case/lang/veirs comes out June 17 via Epitaph Canada and Anti-, and you can listen to it a week in advance above. Read a track-by-track from Veirs (with a few asides from Case), below.
Laura Veirs: This is the one song on the album where we trade lines back and forth. It’s a great opening to the album for that reason. The listener gets to get a glimpse of each artist at the outset. I like that I don’t really know what the chorus means. This song at some level is about purity.
'Honey and Smoke'
Veirs: k.d. brought this song in early on and it morphed quite a bit in the recording process. I love how sultry her vocals are, and I can't wait to sing the backup parts with Neko when we go out on tour.
'Song for Judee'
Veirs: We weren’t sure we were going to track this one because not everyone in the band loved it. We recorded it on a whim and all fell in love with it. It’s about a tragic songwriter from the ’70s named Judee Sill. I love how the bouncy chorus offsets the darkness of her story.
Neko Case: I liked that song from day one. The chorus is maybe one of the more fun songs to sing a harmony to. That easy, immediate, open harmony that it just feels so good to lock in with. And the song is upbeat enough, yet it’s really super sad, and that combination is something that Roger Miller does and Ray Davies from the Kinks does. Where something is really sad and when you put it in a major key and there’s little details, that is the straw that broke the camel’s back. Where it seems like this light, beautiful thing but then there’s this little thing that just gets in and pokes into you and it breaks your heart. It’s extra moving for that reason.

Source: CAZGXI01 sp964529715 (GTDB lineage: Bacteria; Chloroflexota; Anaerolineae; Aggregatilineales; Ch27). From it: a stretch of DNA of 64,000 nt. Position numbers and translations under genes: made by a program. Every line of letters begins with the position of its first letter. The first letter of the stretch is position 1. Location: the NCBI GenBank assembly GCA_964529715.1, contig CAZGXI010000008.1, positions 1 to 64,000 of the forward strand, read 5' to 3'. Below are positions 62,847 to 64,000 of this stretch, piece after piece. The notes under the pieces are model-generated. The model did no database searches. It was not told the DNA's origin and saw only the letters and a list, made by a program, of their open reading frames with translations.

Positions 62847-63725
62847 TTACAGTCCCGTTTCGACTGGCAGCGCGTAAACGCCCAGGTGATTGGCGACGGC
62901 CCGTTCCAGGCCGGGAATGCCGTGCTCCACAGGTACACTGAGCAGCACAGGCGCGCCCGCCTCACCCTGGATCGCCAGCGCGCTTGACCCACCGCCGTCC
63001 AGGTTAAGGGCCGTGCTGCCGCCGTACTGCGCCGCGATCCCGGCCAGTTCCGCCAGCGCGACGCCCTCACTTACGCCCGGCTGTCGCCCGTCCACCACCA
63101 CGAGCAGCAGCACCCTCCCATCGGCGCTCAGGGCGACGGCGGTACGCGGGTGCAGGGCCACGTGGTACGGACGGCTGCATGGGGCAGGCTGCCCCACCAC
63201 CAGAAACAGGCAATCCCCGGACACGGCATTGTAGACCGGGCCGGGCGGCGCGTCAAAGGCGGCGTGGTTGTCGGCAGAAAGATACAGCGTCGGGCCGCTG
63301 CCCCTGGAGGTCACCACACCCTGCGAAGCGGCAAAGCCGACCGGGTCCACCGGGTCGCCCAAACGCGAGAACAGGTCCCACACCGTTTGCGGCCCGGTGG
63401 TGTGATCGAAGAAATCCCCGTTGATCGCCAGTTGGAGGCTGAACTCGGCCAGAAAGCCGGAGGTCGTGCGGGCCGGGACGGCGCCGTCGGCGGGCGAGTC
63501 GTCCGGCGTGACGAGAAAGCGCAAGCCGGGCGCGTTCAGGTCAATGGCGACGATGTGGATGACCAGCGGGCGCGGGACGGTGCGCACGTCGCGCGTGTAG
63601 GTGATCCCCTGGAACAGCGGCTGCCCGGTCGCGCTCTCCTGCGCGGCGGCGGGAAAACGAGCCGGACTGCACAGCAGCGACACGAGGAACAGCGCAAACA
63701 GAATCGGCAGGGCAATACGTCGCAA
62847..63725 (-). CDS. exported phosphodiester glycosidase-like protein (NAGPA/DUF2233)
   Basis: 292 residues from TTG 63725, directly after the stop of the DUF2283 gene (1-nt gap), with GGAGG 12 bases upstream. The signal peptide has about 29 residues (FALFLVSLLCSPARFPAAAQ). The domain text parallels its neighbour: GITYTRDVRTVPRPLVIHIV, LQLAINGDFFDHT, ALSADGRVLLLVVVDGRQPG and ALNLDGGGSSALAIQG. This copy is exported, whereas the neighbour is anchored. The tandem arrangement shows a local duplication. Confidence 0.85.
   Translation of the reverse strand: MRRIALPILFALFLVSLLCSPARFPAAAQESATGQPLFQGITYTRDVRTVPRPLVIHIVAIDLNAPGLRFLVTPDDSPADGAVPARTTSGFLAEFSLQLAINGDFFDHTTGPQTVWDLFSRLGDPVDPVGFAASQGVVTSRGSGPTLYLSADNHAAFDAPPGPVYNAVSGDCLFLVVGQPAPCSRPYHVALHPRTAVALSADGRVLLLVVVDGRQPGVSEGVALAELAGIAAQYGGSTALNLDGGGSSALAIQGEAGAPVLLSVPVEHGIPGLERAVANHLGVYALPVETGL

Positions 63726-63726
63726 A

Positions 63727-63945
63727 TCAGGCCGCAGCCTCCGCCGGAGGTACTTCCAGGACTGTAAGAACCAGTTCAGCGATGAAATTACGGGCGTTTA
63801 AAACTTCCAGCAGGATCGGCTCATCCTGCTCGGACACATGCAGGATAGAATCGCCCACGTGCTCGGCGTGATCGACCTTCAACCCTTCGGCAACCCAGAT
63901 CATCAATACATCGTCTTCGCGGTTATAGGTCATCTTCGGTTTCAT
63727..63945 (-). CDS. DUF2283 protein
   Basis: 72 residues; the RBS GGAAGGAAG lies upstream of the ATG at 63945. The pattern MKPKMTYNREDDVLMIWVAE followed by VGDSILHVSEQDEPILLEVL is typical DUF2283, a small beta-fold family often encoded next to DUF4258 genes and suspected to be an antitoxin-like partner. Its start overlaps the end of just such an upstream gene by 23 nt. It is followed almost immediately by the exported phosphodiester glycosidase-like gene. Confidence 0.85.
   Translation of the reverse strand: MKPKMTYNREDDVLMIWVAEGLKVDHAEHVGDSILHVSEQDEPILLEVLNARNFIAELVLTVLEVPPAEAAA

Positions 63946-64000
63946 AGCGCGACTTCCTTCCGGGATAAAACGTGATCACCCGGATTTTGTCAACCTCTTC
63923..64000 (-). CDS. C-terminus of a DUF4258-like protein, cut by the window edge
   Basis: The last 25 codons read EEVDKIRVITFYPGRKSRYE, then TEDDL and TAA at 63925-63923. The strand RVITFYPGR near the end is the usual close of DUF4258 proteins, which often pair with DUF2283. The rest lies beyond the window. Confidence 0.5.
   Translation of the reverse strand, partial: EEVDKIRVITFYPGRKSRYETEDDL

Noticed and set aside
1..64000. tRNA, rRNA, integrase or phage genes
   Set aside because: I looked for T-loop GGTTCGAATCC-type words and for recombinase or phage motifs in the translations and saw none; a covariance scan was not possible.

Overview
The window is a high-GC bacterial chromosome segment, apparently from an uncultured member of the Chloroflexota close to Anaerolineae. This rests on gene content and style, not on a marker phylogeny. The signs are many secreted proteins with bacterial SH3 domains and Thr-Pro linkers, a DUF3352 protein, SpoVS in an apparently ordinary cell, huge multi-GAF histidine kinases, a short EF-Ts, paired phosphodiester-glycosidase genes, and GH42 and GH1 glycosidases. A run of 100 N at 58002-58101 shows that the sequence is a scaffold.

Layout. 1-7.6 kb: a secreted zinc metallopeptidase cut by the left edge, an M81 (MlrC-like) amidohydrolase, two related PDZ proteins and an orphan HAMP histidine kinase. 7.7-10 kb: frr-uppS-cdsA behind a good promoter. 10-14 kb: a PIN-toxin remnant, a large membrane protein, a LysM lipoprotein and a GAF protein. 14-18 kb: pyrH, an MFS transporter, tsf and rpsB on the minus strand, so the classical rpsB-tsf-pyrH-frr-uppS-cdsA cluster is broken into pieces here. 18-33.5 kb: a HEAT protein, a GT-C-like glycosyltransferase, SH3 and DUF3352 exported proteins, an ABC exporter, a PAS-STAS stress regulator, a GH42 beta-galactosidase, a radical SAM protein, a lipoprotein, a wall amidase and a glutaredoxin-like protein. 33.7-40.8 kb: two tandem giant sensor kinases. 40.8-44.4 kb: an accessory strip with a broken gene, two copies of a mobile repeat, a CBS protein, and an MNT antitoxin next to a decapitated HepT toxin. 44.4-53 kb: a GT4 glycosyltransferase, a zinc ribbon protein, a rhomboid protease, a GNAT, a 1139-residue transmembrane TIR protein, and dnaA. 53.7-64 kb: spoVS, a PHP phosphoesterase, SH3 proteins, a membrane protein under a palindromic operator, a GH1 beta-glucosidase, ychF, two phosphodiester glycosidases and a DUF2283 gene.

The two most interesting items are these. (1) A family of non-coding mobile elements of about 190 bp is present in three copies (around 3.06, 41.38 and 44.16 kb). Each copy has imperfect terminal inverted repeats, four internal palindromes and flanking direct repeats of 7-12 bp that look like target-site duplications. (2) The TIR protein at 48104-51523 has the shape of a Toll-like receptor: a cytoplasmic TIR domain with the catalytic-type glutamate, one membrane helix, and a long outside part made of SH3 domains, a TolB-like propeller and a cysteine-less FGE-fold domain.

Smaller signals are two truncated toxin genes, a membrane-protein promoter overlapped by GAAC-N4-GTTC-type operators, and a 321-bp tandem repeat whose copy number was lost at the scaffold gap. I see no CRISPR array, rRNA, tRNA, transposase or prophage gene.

Veirs: My physics professor dad told me once that the hottest part of a flame is the blue part. I mulled that idea over for years and it finally found its place in this song about unrequited love. k.d. is the best singer in the world for this one.
Veirs: k.d and I were struggling with a song and went for a walk one day in July of 2013. We came upon a fireworks stand and looked at the names of all the different fireworks. One of them was called “Delirium.” We said, “That’s a cool title for a song.” We went back to my house and wrote the bones of the song. Then about a year later Neko got her claws into it, wrote another amazing bridge, and made the song her own.
Case: I did a lot of woodshedding on it and sticking different words in there, and we all just stuck different words in there. And sometimes we just have to leave it alone for a while. It’s hard to walk away from a song unfinished but we all had to kinda use that inner discipline to go, “OK, I have to put it down right now. It doesn’t get finished today, and I have to live with that. And it’s going to be OK.” And I think k.d. and Laura have a harder time with that because the scorpio element comes in. They’re efficient, working people and they want stuff to be done and ready to go. And sometimes you have to step away.
And they know that. But sometimes it sucks to have to do it. Luckily there were 11 other songs that required our assistance, so it was a little easier to go, “Well let’s look at that one over there,” or “OK, OK, it’s not done yet but it’s gonna get done. It’s gonna be great, it’s gonna be fine.”
'Greens of June'
Veirs: I recorded the demo of this with my kids’ drum set in their play room. It was June of 2015 and Portland trees and greenery were in full bloom at the time. It was almost like I could see the green of the trees blowing on the breeze into the room. It’s a song about the redemptive power of love – it’s not a song about salad!